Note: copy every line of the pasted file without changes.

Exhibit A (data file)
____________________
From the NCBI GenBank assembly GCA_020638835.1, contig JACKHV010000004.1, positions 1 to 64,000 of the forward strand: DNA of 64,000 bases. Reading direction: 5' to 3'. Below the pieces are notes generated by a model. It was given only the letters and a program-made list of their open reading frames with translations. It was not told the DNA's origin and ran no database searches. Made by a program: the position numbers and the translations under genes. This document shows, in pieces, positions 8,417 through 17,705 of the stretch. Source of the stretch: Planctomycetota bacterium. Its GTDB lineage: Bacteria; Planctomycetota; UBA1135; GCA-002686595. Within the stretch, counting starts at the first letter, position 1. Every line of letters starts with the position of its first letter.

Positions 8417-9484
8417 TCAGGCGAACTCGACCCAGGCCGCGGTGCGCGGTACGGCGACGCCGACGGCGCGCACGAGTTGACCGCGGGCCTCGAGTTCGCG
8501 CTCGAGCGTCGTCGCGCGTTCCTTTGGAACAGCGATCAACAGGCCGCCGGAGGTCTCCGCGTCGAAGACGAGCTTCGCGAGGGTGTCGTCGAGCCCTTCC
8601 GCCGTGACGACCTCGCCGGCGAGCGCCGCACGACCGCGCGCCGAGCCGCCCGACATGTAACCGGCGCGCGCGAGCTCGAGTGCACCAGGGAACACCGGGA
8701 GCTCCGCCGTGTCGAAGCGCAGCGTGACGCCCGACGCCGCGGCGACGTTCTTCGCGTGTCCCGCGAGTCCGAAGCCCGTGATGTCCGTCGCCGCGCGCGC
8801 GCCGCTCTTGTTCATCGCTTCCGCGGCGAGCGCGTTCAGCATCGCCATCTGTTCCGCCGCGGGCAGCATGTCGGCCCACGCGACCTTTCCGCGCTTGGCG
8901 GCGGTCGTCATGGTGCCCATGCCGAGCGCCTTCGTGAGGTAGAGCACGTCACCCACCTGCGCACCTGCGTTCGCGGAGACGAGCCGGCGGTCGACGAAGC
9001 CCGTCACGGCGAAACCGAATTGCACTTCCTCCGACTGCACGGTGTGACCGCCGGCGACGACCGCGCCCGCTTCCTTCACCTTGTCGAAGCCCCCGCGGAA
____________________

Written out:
From the NCBI GenBank assembly GCA_020638835.1, contig JACKHV010000004.1, positions 1 to 64,000 of the forward strand: DNA of 64,000 bases. Reading direction: 5' to 3'. Below the pieces are notes generated by a model. It was given only the letters and a program-made list of their open reading frames with translations. It was not told the DNA's origin and ran no database searches. Made by a program: the position numbers and the translations under genes. This document shows, in pieces, positions 8,417 through 17,705 of the stretch. Source of the stretch: Planctomycetota bacterium. Its GTDB lineage: Bacteria; Planctomycetota; UBA1135; GCA-002686595. Within the stretch, counting starts at the first letter, position 1. Every line of letters starts with the position of its first letter.

Positions 8417-9484
8417 TCAGGCGAACTCGACCCAGGCCGCGGTGCGCGGTACGGCGACGCCGACGGCGCGCACGAGTTGACCGCGGGCCTCGAGTTCGCG
8501 CTCGAGCGTCGTCGCGCGTTCCTTTGGAACAGCGATCAACAGGCCGCCGGAGGTCTCCGCGTCGAAGACGAGCTTCGCGAGGGTGTCGTCGAGCCCTTCC
8601 GCCGTGACGACCTCGCCGGCGAGCGCCGCACGACCGCGCGCCGAGCCGCCCGACATGTAACCGGCGCGCGCGAGCTCGAGTGCACCAGGGAACACCGGGA
8701 GCTCCGCCGTGTCGAAGCGCAGCGTGACGCCCGACGCCGCGGCGACGTTCTTCGCGTGTCCCGCGAGTCCGAAGCCCGTGATGTCCGTCGCCGCGCGCGC
8801 GCCGCTCTTGTTCATCGCTTCCGCGGCGAGCGCGTTCAGCATCGCCATCTGTTCCGCCGCGGGCAGCATGTCGGCCCACGCGACCTTTCCGCGCTTGGCG
8901 GCGGTCGTCATGGTGCCCATGCCGAGCGCCTTCGTGAGGTAGAGCACGTCACCCACCTGCGCACCTGCGTTCGCGGAGACGAGCCGGCGGTCGACGAAGC
9001 CCGTCACGGCGAAACCGAATTGCACTTCCTCCGACTGCACGGTGTGACCGCCGGCGACGACCGCGCCCGCTTCCTTCACCTTGTCGAAGCCCCCGCGGAA